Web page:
Bloomberg News

Cameron Reboots Greenest-Government Pledge to Lure Siemens

February 04, 2013

U.K. Prime Minister David Cameron renewed a vow that the government he leads will be the nation’s “greenest ever” as he seeks to lure investment from renewables companies including Siemens AG (SIE) and Gamesa Corp. Tecnologica SA.

Energy laws being debated in Parliament will give investors the long-term clarity needed to plow money into Britain, Cameron told industry executives today at the Royal Society in London. That will help the U.K. secure a share of jobs and growth in “a global low carbon sector set to be worth $4 trillion by 2015.”

Cameron came to power in May 2010 pledging the government, a coalition of his Conservative Party and the Liberal Democrats, would be the greenest in British history. The prime minister has since been criticized by environmental campaign groups including Greenpeace and Friends of the Earth for failing in that mission by pursuing gas and rowing back support for onshore wind power.

“We can go to international investors and say ‘If you invest in offshore wind, when you’ve built your turbine, at the end of 2017, I can’t just tell you what you’ll earn for one year or two years, I can tell you what you’ll earn for 20 years,’” Cameron said. “Britain can get out there in the international market and talk to investors and talk to the big companies --the Siemens and the Dows and the Gamesas and others, and say ‘You have got absolute certainty investing in this market.’”

‘Extremely Reckless’

The Energy Bill’s introduction to parliament was preceded by a struggle between Energy Secretary Ed Davey, who wanted to set a goal to cut most carbon emissions from the power industry by 2030, and Chancellor of the Exchequer George Osborne, who opposed the target and has pushed for gas-fired generation as a cheaper alternative to low-carbon renewable energy.

“Warm words are not enough: the prime minister must now rein in his chancellor and the fossil-fueled policies that are driving green investment away,” Friends of the Earth Head of Campaigns Andrew Pendleton said today in an e-mailed statement. “A decarbonisation target in the Energy Bill could be the key to unlocking the U.K.’s huge renewable energy potential by giving business the confidence to invest.”

Friends of the Earth in December called the U.K. gas policy “extremely reckless” and said Cameron’s “stewardship of the environment has faded.” Fellow environmental organisation WWF last month criticized the government, saying it didn’t offer any new policies on renewables or new leadership on climate change.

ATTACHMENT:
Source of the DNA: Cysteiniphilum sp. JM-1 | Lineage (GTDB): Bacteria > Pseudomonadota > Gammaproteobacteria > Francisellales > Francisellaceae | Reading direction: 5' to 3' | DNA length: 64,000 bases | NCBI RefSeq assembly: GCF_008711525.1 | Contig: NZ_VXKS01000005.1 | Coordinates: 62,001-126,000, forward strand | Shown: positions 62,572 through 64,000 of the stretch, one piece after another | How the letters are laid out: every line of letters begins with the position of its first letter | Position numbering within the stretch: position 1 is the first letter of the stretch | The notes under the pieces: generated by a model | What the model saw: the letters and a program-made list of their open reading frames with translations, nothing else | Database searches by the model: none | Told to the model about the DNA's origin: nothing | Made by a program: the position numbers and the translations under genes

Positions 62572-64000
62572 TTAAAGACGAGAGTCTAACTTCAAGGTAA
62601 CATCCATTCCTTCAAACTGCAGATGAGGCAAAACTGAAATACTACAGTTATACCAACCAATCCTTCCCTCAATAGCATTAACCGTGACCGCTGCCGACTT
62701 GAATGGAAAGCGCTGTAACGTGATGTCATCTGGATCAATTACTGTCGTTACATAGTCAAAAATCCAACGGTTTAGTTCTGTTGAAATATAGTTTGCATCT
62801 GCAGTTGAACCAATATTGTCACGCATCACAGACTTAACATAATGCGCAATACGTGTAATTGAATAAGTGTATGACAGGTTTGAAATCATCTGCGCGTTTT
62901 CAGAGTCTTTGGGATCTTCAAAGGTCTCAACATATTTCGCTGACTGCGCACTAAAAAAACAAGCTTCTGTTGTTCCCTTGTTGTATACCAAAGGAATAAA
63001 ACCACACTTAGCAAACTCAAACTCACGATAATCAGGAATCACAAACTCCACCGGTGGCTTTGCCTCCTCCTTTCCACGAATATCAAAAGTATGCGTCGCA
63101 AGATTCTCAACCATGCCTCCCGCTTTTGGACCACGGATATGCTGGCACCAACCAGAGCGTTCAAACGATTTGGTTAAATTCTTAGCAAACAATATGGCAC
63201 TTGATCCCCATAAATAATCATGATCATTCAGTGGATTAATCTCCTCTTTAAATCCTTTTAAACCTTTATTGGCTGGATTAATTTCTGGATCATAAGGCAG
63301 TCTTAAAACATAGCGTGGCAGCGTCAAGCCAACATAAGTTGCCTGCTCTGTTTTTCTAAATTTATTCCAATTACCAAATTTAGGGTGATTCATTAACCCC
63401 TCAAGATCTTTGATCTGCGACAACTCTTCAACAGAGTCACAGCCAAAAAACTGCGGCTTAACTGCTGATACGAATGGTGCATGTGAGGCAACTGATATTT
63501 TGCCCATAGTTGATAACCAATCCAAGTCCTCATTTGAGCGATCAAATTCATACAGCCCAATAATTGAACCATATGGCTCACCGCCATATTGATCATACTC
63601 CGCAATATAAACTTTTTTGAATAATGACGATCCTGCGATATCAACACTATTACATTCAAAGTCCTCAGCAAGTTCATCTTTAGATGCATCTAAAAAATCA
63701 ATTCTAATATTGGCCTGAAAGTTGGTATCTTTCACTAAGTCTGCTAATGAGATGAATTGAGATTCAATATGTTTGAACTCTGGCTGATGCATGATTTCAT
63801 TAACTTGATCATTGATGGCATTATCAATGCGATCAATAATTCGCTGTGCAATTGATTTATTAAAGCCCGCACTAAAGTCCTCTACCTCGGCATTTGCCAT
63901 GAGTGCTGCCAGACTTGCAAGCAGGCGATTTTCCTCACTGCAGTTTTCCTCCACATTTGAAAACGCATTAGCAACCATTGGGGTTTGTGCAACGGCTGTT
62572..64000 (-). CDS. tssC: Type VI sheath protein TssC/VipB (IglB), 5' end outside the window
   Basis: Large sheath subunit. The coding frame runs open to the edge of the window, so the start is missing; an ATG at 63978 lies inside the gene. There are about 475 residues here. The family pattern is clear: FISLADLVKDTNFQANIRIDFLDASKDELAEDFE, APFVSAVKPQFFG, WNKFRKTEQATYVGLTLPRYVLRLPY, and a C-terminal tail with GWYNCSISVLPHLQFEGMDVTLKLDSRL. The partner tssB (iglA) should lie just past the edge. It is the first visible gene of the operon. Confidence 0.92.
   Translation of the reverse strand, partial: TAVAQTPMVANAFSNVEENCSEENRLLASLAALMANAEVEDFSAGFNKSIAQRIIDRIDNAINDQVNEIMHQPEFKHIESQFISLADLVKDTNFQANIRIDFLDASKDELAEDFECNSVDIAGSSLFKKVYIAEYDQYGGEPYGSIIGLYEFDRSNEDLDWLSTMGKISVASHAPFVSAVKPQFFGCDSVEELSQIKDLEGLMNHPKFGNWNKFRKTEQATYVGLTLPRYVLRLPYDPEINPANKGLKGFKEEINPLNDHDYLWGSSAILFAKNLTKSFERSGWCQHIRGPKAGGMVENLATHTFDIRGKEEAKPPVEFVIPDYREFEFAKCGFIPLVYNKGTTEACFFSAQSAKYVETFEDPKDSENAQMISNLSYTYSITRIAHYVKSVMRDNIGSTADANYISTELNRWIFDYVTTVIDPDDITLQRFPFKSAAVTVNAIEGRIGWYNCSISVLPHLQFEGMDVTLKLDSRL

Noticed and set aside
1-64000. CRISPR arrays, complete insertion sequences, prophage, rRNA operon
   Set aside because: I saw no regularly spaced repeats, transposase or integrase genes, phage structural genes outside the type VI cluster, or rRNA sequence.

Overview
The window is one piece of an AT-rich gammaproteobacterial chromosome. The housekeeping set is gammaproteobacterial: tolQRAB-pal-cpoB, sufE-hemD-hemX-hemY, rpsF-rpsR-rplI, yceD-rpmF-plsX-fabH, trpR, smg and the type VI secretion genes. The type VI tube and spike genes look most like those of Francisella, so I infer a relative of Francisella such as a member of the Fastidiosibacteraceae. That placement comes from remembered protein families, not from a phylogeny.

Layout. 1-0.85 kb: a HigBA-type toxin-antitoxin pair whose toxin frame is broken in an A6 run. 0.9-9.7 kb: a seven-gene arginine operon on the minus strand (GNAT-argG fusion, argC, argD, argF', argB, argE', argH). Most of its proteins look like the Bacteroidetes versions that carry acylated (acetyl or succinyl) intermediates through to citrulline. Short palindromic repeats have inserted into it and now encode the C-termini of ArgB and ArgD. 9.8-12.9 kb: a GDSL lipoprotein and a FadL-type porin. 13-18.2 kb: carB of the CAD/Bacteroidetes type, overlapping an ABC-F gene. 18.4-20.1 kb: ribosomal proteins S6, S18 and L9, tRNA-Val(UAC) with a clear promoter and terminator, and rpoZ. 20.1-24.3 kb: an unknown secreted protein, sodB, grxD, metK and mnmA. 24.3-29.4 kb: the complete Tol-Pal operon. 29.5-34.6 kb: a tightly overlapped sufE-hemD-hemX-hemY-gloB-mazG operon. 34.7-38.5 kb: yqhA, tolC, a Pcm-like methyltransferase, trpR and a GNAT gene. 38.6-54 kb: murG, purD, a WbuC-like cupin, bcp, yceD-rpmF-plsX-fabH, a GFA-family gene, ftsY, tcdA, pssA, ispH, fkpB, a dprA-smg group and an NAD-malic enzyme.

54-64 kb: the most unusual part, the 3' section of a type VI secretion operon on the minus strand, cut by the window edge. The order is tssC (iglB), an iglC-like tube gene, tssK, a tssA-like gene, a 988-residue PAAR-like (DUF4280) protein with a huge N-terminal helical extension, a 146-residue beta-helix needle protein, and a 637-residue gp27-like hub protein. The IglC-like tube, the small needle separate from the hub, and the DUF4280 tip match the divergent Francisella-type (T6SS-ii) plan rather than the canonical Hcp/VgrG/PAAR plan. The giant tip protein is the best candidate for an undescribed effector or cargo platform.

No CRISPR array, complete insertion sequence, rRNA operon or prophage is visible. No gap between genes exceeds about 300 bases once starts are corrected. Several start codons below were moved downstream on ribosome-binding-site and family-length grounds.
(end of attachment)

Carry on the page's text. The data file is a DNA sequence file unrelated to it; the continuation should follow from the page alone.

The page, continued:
Schwarzenegger, Clinton

The right policies supporting a low-carbon economy could add 20 billion pounds to gross domestic product, Rhian Kelly, the Confederation of British Industry’s director of business environment policy, said today in an e-mailed statement.

“When I became prime minister I said I wanted Britain to have the greenest government ever, and I’m as committed to that today as I was then,” Cameron said. “I want to go further.”

He spoke at what the government described as an “energy efficiency mission launch,” including a video message from former California Governor Arnold Schwarzenegger and a written one from former U.S. President Bill Clinton emphasizing the need to improve energy efficiency and supporting the U.K.’s efforts.

The government last week started its Green Deal program, aiming to boost insulation in the nation’s 26.9 million homes, improve their energy efficiency and lower household fuel bills.

The Energy Department says the program will more than double insulation industry jobs to 60,000 by 2015. The Sun newspaper said last week that just one person signed up on the program’s first day, and they still had two weeks to withdraw.

The department isn’t counting applicants, a spokesman said. The Green Deal website received 42,000 visits on its first day and 24 companies have been authorized as providers, he said.

“This is a program we’re going to build over the months and years ahead,” Cameron said. “It’s very important with these big new programs to get the balance right. If you go off with an enormous advertising bang, you won’t have the immediate capacity to meet demand.”

To contact the reporter on this story: Alex Morales in London at amorales2@bloomberg.net

To contact the editor responsible for this story: Reed Landberg at landberg@bloomberg.net


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